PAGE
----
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Paul Coll makes the move to Head

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Head have swooped to sign world No.4 Paul Coll from Eye Rackets in a move spearheaded by the brand’s new professional player consultant Laura Massaro.

Negotiations between Massaro, Head’s global business manager Pasquale Ruzicka, Coll and his coach Rob Owen lasted several months. The New Zealander used Head rackets and bags for the first time at December’s Black Ball Open.

“Obviously it’s a tough industry to be in at the moment but I believed the company needed to invest in a top five male player to really put the brand on the map,” Massaro tells Squash Player.

“Paul has been making semis and finals regularly, has just risen to four in the world, and has been very open in stating he is ready to challenge for world No.1. He loved the racket from the very first hit.”

Ex-world champion Massaro showed something of a Midas touch by signing recent Harvard graduate Georgina Kennedy just before she won the England Squash Challenge in Manchester in November. Massaro was also instrumental in recent deals with USA’s Olivia Fiechter and recent Yale graduate Lucy Beecroft, the 24-year-old from Northumbria.

The Head role is one Massaro has transitioned into fairly smoothly since her retirement at the British Open in May 2019, with help from her husband Danny. “He’s helped me realise that when you’re at the top people are not giving you attention, they’re giving the position you hold attention. If it was genuinely about you, the person, that attention wouldn’t just stop.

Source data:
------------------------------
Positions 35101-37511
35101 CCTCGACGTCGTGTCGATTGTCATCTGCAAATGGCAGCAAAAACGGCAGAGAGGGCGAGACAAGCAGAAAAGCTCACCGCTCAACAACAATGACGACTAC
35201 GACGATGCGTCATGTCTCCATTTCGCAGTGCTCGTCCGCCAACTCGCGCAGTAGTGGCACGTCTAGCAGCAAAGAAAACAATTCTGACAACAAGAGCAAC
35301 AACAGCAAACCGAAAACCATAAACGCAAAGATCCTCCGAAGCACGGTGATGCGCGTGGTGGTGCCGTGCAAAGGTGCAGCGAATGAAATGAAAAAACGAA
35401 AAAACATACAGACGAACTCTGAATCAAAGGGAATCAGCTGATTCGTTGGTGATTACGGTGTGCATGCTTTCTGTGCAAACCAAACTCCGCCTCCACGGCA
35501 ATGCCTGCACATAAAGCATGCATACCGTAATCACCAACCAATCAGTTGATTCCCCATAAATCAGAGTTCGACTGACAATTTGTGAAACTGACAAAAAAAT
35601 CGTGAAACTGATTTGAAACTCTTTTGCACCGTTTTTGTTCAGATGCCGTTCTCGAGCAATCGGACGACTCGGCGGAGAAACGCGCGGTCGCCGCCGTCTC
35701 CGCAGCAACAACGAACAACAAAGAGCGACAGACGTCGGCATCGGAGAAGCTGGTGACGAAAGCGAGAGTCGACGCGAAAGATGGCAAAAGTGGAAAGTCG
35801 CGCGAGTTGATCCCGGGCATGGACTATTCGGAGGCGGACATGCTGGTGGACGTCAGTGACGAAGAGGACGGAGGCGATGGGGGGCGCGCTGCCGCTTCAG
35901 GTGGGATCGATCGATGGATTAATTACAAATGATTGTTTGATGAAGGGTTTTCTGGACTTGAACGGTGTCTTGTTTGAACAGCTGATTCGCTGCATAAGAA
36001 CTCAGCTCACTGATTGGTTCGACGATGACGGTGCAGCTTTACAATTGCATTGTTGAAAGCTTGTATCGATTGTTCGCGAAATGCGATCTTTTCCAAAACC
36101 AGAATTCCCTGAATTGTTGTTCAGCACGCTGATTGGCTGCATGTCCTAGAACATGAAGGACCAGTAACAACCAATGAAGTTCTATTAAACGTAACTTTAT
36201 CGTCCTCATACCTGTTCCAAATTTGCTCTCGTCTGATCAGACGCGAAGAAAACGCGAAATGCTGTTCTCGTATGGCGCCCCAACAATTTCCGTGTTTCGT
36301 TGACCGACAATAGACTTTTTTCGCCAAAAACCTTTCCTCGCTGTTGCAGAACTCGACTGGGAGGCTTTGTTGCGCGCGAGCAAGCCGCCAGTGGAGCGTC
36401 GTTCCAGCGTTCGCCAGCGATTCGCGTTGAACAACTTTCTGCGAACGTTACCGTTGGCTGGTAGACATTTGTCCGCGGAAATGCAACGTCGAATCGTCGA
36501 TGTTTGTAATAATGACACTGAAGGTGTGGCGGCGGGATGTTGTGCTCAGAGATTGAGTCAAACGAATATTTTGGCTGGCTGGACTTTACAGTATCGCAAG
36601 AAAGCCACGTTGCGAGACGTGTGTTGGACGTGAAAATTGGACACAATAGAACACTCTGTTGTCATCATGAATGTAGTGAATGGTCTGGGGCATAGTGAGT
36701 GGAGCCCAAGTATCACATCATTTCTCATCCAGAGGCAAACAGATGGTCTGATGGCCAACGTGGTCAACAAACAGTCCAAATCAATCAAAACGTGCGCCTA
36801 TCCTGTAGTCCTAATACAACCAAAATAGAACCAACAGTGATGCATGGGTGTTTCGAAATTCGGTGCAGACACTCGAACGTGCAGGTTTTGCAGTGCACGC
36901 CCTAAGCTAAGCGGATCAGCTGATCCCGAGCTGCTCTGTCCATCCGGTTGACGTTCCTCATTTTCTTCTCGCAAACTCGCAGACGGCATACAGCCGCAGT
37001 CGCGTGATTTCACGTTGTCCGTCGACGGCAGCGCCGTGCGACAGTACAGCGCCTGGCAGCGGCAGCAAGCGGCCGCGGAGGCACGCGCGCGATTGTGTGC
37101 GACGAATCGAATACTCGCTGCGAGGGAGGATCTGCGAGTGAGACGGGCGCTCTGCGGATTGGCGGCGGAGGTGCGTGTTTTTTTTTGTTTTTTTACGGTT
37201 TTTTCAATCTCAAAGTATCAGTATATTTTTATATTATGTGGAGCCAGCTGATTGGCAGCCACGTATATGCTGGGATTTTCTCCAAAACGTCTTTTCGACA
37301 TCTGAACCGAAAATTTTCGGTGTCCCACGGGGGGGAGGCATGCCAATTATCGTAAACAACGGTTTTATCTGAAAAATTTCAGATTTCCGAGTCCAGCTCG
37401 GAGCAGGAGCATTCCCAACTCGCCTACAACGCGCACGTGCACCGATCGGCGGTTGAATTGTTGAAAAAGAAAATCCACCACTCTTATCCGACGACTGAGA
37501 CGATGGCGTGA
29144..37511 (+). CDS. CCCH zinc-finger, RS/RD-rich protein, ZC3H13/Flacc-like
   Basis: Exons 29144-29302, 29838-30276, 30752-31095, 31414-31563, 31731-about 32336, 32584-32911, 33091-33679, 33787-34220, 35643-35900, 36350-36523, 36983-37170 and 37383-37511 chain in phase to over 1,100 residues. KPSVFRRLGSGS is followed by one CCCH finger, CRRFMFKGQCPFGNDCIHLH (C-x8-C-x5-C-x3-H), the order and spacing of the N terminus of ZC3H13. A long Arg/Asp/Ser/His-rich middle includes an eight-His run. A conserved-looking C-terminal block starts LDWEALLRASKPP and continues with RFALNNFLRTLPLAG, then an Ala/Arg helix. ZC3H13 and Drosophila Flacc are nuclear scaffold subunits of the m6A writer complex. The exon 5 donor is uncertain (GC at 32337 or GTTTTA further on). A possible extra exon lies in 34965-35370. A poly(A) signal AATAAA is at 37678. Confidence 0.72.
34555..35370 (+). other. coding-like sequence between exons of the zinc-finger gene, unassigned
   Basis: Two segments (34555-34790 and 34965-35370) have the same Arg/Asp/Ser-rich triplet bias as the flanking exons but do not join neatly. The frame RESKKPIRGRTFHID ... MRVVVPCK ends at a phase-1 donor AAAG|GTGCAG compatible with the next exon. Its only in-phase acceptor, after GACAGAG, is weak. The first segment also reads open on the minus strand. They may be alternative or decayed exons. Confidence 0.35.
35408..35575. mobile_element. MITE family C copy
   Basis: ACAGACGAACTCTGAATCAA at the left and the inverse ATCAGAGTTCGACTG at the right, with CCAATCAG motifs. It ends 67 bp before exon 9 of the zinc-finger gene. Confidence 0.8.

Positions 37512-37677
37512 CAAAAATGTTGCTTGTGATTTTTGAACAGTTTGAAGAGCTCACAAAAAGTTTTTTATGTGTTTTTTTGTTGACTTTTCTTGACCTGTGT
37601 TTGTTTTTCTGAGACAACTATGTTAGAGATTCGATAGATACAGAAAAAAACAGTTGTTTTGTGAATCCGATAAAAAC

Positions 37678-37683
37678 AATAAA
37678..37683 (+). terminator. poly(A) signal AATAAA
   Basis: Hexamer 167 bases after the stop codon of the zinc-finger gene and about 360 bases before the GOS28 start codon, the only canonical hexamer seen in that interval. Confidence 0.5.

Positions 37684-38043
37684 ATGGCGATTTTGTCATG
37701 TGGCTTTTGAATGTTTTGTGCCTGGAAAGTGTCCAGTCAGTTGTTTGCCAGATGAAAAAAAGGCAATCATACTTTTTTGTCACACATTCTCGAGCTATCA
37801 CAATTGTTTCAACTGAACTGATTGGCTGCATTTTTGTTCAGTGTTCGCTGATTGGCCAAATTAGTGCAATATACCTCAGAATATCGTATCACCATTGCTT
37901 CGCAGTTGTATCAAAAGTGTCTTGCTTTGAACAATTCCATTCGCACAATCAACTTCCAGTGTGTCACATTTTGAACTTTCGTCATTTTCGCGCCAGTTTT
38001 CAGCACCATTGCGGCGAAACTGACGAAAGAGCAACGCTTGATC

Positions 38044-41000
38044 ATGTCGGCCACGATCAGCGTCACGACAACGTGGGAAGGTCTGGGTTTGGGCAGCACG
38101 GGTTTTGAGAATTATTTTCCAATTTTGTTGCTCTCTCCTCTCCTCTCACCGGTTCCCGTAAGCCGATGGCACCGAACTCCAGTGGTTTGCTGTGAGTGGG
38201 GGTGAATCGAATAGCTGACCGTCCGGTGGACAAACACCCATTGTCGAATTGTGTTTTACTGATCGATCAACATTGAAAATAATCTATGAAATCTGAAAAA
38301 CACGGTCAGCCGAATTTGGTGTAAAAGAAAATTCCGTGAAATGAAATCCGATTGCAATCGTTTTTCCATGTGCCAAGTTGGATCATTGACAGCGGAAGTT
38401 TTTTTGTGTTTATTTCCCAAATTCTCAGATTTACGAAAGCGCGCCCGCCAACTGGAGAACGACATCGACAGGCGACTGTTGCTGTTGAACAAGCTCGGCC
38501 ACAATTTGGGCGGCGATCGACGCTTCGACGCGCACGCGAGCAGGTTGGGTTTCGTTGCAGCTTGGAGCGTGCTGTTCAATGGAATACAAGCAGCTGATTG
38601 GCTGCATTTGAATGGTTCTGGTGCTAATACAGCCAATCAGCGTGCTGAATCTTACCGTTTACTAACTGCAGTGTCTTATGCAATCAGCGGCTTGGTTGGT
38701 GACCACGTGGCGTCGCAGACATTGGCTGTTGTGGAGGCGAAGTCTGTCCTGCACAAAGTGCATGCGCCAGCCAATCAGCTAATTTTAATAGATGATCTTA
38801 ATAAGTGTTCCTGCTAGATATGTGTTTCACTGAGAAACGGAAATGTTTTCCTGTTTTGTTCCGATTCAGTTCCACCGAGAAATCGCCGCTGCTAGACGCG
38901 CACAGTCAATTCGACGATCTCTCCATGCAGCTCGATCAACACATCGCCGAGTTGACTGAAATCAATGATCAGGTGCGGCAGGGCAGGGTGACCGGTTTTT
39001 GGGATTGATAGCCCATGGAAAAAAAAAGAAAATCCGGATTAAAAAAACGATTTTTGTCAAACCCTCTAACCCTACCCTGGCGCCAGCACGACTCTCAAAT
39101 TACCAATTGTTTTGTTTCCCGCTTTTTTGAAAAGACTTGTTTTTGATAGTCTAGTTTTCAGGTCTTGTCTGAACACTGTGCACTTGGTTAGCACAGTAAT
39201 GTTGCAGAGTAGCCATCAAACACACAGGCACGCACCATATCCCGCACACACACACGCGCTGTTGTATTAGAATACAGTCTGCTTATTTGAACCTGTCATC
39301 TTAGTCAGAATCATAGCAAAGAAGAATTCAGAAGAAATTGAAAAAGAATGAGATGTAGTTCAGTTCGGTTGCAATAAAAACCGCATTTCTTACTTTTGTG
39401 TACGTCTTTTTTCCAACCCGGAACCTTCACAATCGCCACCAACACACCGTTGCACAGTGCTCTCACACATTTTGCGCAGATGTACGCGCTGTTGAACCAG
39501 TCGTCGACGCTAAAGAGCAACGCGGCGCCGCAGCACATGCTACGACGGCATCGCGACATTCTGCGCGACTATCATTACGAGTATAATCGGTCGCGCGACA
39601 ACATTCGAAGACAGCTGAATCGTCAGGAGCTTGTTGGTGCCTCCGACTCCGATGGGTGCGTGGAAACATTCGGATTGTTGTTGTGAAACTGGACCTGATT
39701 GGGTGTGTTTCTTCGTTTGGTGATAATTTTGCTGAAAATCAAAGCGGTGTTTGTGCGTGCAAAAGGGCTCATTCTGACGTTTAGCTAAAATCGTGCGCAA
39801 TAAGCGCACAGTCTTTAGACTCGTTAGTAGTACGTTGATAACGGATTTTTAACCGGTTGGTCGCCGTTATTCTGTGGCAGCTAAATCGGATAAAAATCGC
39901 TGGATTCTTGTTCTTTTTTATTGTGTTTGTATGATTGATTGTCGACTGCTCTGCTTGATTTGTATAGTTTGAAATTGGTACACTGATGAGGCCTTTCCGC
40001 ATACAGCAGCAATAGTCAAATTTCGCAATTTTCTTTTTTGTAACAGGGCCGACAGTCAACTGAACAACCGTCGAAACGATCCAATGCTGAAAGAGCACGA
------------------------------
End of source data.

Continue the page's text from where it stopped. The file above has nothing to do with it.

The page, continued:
“Danny has always reinforced that I’m not a better person just because I’ve won a squash tournament. I’m still myself and loved by my family and friends. I’ve always had that mindset and it’s stood me in good stead since I stopped playing.”

The Lancastrian has heeded the advice of fellow former world champion Peter Nicol, who warned her to consider post-retirement offers carefully “because you might end up in roles you’re not that passionate about.”

The 37-year-old had been coaching alongside Nicol’s wife Jess on all-girls squash camps and workshops in the USA for three years and was in the process of stepping up that role when Covid-19 hit. She works four days a month with young players at the England Squash academy.

Whilst that on-court work is curtailed for now, she’s been busy writing her autobiography and recording an audiobook version packed with bonus features.
It’s her Head role, though, that has kept her most busy. “I am the middle man between HQ and the players,” she explains. “I’m there to support them and lead contract renewals and negotiations. When things return to normal, I’ll be travelling to six to eight tournaments a year, scouting for young players.”

A trip to Head’s Austrian HQ earlier this year proved inspiring. “It was amazing,” she reflects. “To see the love, care and handiwork that goes into every racket – I wish I’d had that appreciation a bit earlier. It’s so much more than a conveyor belt. It’s a very intricate process with an incredible amount of thought behind it. It made me want to give my racket a cuddle!”



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